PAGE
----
- The Washington Times - Wednesday, March 21, 2001

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In the new film "15 Minutes, " Kelsey Grammer departs from his beloved television character, Frasier Crane. The 46-year-old actor portrays an urbane, charming but unethical journalist who broadcasts footage of a friend´s murder at the hands of two Russian serial killers.

Written and directed by John Herzfeld and co-starring Robert De Niro and Edward Burns, "15 Minutes" is an unpredictable and bloody police thriller that careens at a manic clip. The polite, soft-spoken Mr. Grammer recently discussed the film in a chic Manhattan hotel suite.

Q: Your character in this movie, the host of a tabloid television program, is truly reprehensible. Are you editorializing with this performance?

A: I didn´t attempt to characterize the entire media as something inhuman, but it seems the media´s response is a little surprising. I think the media has too much power, and my character has too much power. He takes his mandate from the viewers as license to create stories, even where there are none. That´s where his boundaries break down.

Q: No revenge against the media?

A: Absolutely not. I´m not above recognizing a little poetic justice. But I would still defend this guy´s actions based upon his belief system. He has an obligation to impart this story to the public.

Q: Do you think the media is indecent?

A: I think the jury has been in on that for a long time. Dwight Eisenhower could bewail the loss of decency. I think we´re well past that. (laughs)

Q: Did you base your character on anyone in particular?

A: No, I really drew on the general tradition of the anchorman, from the most respected to the least.

Q: Is this character, also a sophisticated media professional, anything like Frasier?

A: I won´t play a Frasier-like character. I´ve been offered that many times through the years. I´m not so desperate for a film career that I´m willing to ruin my life as an actor.

Q: Do you still enjoy Frasier as a character?

A: It´s a joy. He is the most fascinating, wonderful non-person I know. He is a projection of me, I suppose. I try to make him universal. He suffers from day to day in the hopes that he´ll find somebody. His belief system is constantly challenged. His efforts are constantly thwarted. He is human, and that´s why he´s still around. Frasier has a big heart. We both share a passion for life.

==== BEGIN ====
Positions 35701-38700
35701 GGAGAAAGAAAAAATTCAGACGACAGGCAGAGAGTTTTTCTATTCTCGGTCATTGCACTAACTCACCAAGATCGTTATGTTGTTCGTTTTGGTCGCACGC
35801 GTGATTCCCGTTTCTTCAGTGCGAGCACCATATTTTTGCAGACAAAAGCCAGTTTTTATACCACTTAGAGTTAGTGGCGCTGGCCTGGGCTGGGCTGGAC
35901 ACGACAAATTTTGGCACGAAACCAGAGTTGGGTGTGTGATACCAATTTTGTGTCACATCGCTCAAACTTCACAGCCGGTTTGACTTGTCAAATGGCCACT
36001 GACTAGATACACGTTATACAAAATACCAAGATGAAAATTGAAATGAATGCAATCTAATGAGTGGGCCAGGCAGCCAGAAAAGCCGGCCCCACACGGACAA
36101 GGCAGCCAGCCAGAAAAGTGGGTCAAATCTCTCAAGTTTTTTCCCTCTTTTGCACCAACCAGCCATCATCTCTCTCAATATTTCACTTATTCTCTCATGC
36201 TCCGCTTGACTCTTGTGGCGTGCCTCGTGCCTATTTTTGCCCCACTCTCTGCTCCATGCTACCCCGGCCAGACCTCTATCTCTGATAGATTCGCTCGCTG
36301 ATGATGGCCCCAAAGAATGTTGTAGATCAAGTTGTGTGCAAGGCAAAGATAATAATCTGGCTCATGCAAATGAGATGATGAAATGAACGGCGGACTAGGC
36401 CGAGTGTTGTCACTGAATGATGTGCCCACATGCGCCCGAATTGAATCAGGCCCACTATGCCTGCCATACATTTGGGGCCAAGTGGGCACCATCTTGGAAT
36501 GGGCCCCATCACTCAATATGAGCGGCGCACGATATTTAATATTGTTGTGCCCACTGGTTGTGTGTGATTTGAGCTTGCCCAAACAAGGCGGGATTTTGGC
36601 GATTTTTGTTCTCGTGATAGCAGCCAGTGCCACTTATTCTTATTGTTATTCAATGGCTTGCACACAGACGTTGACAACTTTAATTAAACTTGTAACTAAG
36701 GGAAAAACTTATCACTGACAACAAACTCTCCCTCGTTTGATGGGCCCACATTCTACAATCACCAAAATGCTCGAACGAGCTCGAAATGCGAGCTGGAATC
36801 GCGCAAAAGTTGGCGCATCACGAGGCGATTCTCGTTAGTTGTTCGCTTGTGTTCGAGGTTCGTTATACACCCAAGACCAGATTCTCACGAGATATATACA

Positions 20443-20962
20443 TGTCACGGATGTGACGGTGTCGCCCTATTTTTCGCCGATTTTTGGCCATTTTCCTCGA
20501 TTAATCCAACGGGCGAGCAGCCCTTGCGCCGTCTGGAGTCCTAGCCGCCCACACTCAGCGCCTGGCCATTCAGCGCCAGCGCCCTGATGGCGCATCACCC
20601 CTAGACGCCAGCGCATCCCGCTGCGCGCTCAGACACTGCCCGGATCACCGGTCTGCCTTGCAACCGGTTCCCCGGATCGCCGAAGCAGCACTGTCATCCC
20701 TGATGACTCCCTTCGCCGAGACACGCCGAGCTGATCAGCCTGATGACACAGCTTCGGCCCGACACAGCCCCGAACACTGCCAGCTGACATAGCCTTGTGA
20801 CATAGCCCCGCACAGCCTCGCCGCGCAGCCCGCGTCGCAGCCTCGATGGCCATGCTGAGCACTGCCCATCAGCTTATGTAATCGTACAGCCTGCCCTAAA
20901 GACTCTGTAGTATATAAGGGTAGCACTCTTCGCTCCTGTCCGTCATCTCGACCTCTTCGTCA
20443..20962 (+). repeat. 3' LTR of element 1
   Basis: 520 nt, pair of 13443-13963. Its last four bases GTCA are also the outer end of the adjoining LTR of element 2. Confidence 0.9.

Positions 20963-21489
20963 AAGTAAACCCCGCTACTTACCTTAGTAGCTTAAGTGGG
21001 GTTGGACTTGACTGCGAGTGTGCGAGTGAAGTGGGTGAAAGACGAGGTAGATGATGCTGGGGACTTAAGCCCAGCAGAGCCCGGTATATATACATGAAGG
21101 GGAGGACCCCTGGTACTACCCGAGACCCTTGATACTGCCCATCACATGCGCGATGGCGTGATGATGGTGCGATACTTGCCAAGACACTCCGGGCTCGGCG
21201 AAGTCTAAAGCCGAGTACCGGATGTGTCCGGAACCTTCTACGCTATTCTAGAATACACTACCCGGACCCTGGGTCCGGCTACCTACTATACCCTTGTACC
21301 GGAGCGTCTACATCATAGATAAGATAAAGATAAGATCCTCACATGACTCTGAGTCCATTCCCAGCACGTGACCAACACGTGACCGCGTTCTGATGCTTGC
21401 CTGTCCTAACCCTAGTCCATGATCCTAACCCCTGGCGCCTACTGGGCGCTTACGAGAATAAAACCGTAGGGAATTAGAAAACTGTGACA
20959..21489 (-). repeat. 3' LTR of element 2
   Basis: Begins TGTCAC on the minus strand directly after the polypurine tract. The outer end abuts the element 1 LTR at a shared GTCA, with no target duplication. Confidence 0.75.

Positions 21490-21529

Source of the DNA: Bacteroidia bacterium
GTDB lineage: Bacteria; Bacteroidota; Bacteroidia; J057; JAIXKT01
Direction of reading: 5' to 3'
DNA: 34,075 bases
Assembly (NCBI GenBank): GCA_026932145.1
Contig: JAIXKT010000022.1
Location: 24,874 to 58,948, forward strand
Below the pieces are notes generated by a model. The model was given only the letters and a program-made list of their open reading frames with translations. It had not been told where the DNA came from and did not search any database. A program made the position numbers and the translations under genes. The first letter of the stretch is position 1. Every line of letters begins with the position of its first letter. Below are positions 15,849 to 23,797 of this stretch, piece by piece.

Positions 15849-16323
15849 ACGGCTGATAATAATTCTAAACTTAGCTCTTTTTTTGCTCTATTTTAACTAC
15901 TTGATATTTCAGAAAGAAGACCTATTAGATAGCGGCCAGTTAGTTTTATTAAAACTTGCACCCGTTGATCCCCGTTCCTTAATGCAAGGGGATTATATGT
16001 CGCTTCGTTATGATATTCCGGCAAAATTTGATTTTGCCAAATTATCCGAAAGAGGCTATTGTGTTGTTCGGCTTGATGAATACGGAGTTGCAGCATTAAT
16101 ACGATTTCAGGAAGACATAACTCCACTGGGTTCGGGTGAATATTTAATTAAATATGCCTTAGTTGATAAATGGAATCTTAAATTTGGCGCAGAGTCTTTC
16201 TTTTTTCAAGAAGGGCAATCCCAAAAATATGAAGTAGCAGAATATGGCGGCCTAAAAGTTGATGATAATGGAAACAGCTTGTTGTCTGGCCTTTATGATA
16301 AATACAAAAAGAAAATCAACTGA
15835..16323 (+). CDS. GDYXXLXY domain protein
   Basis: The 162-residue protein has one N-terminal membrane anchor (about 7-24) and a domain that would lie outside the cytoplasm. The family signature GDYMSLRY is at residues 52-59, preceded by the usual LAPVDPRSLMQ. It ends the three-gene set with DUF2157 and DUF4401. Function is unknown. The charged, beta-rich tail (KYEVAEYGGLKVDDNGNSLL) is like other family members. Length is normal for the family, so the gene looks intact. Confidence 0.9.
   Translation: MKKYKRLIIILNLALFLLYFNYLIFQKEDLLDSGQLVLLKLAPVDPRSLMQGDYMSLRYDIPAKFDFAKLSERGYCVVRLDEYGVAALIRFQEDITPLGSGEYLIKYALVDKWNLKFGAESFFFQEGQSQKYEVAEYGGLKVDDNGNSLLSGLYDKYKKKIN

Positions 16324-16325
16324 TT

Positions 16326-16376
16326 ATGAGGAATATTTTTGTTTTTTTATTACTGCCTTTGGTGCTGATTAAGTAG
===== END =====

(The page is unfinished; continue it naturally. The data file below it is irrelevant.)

Q: And what do you share with your other television character, Sideshow Bob from "The Simpsons?"

A: A love of evil. (chortles)

Q: "15 Minutes" references Andy Warhol´s quip about how everyone will be famous for 15 minutes in the future. What was your first brush with fame?

A: When I was a young boy, I attended Leonard Bernstein´s televised children´s concerts. And once in a while, they would cut to someone in the audience. On one occasion, they flashed on me. I saw it for a split second. Since then, the idea of a life in the public eye is something surreal to me. Fame once seemed like a good word, but it´s actually a four-letter word. I´ve lost the right to privacy. I can handle it, but my wife was savagely abused by the press.

Q: What still thrills you about fame?

A: When someone comes up to me and says they were in the hospital for six months and the only hope they had was watching my show. That´s pretty incredible.

Q: Are you ever in awe of other celebrities?

A: I always say "wow" when I get to work with someone whose work I respect, like Robert De Niro. Oddly enough, there aren´t that many good actors. Being on television does not mean you´re an actor. There are plenty of people who prove that every day.

Q: Do you ever watch so-called reality shows like "Survivor?"

A: No. Real people are not as interesting to me as actors. I like to watch art taking place rather than just behavior.

Q: What´s your hobby?

A: Horseback riding. I bought a new property two years ago that had 14 horses. I wanted to get rid of them, but my wife started to work on me. Now, I´m riding and jumping. I´ve had a lot of fun.

Q: Didn´t you attend the Bush inaugural?

A: Yes, I´m a Republican. My conservatism is based on the idea that individuals are entitled to their choice without government interference. It is my hope, as it was with President Clinton, that Bush will be the best president that ever lived.

Q: Actors need to observe people. Does being famous make that more difficult?

A: In Europe, I can do that. The U.K. is a little shaky. Belgium, now I can go there.


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